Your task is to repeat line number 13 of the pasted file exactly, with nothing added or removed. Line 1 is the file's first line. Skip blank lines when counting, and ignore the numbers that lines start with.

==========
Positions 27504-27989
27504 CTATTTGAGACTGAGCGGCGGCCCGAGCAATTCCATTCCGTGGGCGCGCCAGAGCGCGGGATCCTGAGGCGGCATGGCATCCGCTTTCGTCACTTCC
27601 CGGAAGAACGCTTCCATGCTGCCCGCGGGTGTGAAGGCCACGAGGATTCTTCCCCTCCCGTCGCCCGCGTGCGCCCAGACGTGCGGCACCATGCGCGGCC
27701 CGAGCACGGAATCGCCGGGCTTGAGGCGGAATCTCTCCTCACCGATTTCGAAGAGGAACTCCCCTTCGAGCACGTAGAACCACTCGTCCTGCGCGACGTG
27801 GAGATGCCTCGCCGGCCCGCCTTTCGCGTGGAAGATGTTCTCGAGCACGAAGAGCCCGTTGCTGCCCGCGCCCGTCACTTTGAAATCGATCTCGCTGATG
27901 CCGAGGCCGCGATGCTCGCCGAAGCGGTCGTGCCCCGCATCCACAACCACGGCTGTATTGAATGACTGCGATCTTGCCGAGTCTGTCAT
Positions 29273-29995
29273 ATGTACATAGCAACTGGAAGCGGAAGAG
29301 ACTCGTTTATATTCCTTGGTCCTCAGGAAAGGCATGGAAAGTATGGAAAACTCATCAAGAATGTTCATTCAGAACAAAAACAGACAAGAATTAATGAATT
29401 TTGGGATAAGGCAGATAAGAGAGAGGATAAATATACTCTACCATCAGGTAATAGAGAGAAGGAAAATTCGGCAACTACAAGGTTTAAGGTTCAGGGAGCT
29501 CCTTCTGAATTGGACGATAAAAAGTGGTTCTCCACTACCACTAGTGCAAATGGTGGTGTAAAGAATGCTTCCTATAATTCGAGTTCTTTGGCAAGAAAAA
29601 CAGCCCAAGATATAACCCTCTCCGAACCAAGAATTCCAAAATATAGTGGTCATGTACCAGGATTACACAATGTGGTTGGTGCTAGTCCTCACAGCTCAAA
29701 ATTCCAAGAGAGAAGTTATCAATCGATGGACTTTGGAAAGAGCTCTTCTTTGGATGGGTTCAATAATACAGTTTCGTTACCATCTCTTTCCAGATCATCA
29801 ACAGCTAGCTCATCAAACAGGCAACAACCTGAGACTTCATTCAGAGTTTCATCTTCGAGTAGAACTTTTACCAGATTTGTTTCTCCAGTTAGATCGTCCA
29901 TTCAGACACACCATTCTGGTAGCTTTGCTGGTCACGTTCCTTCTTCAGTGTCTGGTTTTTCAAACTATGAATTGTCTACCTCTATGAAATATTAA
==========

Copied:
29701 ATTCCAAGAGAGAAGTTATCAATCGATGGACTTTGGAAAGAGCTCTTCTTTGGATGGGTTCAATAATACAGTTTCGTTACCATCTCTTTCCAGATCATCA